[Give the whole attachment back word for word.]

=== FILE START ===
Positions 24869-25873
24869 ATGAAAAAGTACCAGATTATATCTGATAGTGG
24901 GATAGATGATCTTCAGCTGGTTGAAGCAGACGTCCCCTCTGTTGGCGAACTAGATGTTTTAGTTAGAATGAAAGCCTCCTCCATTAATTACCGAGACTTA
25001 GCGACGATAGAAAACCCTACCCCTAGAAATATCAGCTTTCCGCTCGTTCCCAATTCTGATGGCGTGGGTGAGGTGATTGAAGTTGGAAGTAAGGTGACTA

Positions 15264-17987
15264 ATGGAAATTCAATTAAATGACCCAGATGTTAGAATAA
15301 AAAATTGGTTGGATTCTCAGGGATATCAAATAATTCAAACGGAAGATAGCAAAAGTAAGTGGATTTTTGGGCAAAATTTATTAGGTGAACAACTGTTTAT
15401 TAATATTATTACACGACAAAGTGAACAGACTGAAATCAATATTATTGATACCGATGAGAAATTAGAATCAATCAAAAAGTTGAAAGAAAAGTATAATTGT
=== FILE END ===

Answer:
Positions 24869-25873
24869 ATGAAAAAGTACCAGATTATATCTGATAGTGG
24901 GATAGATGATCTTCAGCTGGTTGAAGCAGACGTCCCCTCTGTTGGCGAACTAGATGTTTTAGTTAGAATGAAAGCCTCCTCCATTAATTACCGAGACTTA
25001 GCGACGATAGAAAACCCTACCCCTAGAAATATCAGCTTTCCGCTCGTTCCCAATTCTGATGGCGTGGGTGAGGTGATTGAAGTTGGAAGTAAGGTGACTA

Positions 15264-17987
15264 ATGGAAATTCAATTAAATGACCCAGATGTTAGAATAA
15301 AAAATTGGTTGGATTCTCAGGGATATCAAATAATTCAAACGGAAGATAGCAAAAGTAAGTGGATTTTTGGGCAAAATTTATTAGGTGAACAACTGTTTAT
15401 TAATATTATTACACGACAAAGTGAACAGACTGAAATCAATATTATTGATACCGATGAGAAATTAGAATCAATCAAAAAGTTGAAAGAAAAGTATAATTGT